|By Sherv||Thursday, 15 Mar 2007|
The following review contains plot spoilers, please read at your discretion!
Phoenix Wright: Justice For All borrows its name from the 1979 film starring Al Pacino and it is not fully apparent why until the very last case. The game is structured almost identical to its predecessor,Phoenix Wright: Ace Attorney, with a few gameplay changes and tweaks; if you are familiar with the previous game then feel free to skip the next paragraph.
The premise of the Phoenix Wright games mainly lies within the (humorous and quirky) dialogue and descriptions found throughout. The game is partly played from a first-person perspective during the evidence-gathering phase and then changes to the third-person during court scenes. While gathering evidence you, as Phoenix, get to question witnesses and other characters and examine the crime scene and any other related areas. The game will not let you proceed to court until all relevant and irrelevant items and dialogue have been exhausted which is a nice failsafe, and luckily it does not require the player to nitpick over every pixel in an attempt to discover that last missing key item. I found the most memorable scenes to take place in the court setting, as the defense and prosecution leap at each others’ throats to accomplish their goal; only by pressing witnesses and spotting contradictions in their statements and objecting appropriately will you successfully defend your client. Faulty objections cost you, however, and your mistakes are tracked by a “life bar”: make too many and you’ll lose the case!
Four cases make up the entirety of the game and there are no DS-specific scenarios (every case can be played exclusively via the touch screen or game pad and buttons). The first case serves as a refresher as Phoenix has temporary amnesia and you are walked through the basic mechanics of the game. The subsequent cases have some particularly unique characters and some hilarious dialogue but, when compared to the previous game, lack what I felt to be any emotional tie to the player. The 4th case in PW:AA involved Phoenix defending his once-rival, prosecutor Miles Edgeworth, and right off the bat you were assaulted by a tremendously fierce and powerful prosecutor, Manfred von Karma. It isn’t until the 4th case in this game where you are placed in a similarly tough situation: your aide and friend Maya is kidnapped and threatened with a violent end if you do not secure an aquittal for your client. The parallel to the movie, …And Justice For All, is made evident about halfway into the case as you discover that your client is guilty but are forced to defend him due to Maya’s situation. While this mechanic addresses some interesting moral questions I found it to lack that emotional “oomph” which kept me fighting through the 4th case of Ace Attorney.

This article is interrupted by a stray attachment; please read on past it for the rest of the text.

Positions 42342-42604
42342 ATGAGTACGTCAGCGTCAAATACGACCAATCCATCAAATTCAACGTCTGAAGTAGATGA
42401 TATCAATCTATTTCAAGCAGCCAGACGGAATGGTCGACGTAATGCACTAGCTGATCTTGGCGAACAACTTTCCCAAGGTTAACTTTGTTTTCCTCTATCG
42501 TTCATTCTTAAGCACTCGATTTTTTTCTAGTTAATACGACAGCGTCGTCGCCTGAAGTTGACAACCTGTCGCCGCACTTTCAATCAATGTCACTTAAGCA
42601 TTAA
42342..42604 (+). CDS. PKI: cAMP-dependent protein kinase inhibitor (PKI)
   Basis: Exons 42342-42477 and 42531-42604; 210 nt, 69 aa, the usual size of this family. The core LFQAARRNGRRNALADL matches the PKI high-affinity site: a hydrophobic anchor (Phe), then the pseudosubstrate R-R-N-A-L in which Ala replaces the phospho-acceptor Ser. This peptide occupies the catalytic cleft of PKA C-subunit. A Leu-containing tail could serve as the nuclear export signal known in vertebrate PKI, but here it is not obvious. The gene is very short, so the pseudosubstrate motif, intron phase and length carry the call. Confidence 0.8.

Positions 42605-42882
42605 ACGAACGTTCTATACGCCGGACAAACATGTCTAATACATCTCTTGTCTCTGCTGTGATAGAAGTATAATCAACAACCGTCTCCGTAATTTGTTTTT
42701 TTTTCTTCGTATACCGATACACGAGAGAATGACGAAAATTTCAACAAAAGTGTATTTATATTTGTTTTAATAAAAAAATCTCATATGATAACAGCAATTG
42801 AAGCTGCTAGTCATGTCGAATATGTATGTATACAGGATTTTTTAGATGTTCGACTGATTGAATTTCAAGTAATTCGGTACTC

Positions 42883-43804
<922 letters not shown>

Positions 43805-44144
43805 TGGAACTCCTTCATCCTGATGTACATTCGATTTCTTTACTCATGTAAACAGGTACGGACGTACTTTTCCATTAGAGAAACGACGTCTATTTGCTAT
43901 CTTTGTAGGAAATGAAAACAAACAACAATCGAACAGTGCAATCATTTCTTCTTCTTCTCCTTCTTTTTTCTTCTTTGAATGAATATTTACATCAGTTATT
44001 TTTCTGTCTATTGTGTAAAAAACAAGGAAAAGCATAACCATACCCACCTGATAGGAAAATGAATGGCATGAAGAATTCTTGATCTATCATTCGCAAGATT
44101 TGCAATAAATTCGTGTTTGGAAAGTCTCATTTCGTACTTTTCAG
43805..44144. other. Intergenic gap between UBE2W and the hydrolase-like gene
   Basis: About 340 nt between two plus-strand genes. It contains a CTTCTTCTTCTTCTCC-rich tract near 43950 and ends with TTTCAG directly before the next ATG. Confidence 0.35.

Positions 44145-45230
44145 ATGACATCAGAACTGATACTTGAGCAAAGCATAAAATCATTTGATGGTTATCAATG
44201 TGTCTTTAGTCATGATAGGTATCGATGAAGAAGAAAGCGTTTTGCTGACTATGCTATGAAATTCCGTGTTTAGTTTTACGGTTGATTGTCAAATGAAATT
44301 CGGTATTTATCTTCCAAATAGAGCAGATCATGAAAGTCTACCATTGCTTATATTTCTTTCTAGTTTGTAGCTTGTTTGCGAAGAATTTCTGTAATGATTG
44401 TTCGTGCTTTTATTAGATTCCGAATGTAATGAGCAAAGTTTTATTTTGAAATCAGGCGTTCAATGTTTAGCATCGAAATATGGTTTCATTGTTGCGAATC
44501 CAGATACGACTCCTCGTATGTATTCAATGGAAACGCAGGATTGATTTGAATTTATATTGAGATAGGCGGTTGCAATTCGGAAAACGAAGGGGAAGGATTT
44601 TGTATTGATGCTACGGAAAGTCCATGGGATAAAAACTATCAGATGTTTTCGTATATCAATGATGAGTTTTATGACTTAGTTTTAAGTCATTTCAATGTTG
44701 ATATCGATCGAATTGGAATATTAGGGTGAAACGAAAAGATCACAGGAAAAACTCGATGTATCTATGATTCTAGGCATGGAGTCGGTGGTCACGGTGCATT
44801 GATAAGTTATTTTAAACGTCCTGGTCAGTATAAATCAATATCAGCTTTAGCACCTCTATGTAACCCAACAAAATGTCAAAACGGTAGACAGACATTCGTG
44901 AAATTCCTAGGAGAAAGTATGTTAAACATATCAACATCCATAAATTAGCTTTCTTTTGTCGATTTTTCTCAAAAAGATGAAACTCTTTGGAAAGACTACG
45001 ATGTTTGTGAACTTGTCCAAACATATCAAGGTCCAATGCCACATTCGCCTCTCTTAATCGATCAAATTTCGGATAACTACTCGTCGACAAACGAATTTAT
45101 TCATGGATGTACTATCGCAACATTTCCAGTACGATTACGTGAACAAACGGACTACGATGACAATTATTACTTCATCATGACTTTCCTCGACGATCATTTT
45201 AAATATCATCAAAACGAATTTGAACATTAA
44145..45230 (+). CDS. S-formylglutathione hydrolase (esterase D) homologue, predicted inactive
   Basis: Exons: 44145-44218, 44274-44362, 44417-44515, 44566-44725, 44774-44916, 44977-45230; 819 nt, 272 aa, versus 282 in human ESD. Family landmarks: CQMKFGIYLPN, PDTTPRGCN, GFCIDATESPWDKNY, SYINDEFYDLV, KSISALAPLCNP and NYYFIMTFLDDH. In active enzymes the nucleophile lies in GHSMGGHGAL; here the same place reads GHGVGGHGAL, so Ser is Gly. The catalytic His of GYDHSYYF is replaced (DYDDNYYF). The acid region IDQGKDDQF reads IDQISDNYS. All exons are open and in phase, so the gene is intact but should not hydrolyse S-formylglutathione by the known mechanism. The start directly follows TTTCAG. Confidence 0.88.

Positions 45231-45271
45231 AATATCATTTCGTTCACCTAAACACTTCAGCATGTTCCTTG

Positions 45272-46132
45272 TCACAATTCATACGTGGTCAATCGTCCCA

There are a few particular differences in PW: JFA. The most striking difference for me was the inclusion of Psyche-locks, ethereal psychic blocks which impede your questioning process and can only be overcome by specific evidence presented appropriately. If a character seems to be hiding something or lying outright the chance to break these locks presents itself; a failed attempted at breaking the lock lowers your “health”, effectively decreasing the number of mistakes you can make in court when presenting evidence. Correctly breaking the lock refills your meter by about 50% and progresses the plot accordingly. Another addition to the game is the ability to present character profiles. This is something I felt was sorely missing from PW:AA and it really helps to make questioning and presenting evidence a lot more streamlined and logical. Lastly, there’s some new music, some of which is decent but nothing which really sticks out as outstanding. My biggest gripe here is that Pressing Pursuit, the music played when you’re dominating a cross-examination, is replaced by something far less invigorating and even almost emotionally flacid.
Overall PW:JFA is a very well done game and I would highly recommend it to fans of the series. My minor gripes can easily be overlooked in appreciation for the game as a whole and players who trek through and successfully complete it are rewarded with hilarious dialogue and some touching moments. It’s a shame that DS-specific elements didn’t make their way into the game as they did in the 5th case from PW:AA but that’s hardly a damaging blow to the game.